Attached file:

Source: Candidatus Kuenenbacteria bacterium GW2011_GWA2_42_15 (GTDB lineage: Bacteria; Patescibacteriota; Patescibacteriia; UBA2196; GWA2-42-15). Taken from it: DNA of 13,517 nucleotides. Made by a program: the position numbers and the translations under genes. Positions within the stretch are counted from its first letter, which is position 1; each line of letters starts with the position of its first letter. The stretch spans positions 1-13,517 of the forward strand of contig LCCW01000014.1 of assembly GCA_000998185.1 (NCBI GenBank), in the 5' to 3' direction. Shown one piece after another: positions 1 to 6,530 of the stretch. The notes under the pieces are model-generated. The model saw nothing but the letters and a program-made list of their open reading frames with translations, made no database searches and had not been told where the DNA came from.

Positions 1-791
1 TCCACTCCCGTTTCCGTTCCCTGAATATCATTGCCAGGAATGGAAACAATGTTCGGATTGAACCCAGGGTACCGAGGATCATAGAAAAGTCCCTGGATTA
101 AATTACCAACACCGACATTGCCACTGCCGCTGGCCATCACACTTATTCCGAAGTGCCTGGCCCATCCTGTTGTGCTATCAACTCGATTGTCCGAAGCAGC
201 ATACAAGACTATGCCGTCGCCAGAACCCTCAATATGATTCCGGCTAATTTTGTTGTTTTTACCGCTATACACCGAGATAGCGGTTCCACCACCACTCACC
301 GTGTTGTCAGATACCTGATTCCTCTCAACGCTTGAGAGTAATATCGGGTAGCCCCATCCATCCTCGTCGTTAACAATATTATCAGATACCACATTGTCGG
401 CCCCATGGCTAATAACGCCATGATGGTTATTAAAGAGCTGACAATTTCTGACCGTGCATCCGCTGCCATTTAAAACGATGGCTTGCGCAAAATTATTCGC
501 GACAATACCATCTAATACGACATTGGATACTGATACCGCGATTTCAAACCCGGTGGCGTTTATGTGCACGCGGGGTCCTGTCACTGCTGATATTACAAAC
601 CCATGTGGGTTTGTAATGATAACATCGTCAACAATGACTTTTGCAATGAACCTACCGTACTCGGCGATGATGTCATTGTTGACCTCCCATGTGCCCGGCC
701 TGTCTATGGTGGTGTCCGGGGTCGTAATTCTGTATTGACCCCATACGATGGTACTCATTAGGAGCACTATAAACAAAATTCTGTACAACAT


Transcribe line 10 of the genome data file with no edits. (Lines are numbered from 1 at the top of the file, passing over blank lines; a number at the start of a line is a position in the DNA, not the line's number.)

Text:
701 TGTCTATGGTGGTGTCCGGGGTCGTAATTCTGTATTGACCCCATACGATGGTACTCATTAGGAGCACTATAAACAAAATTCTGTACAACAT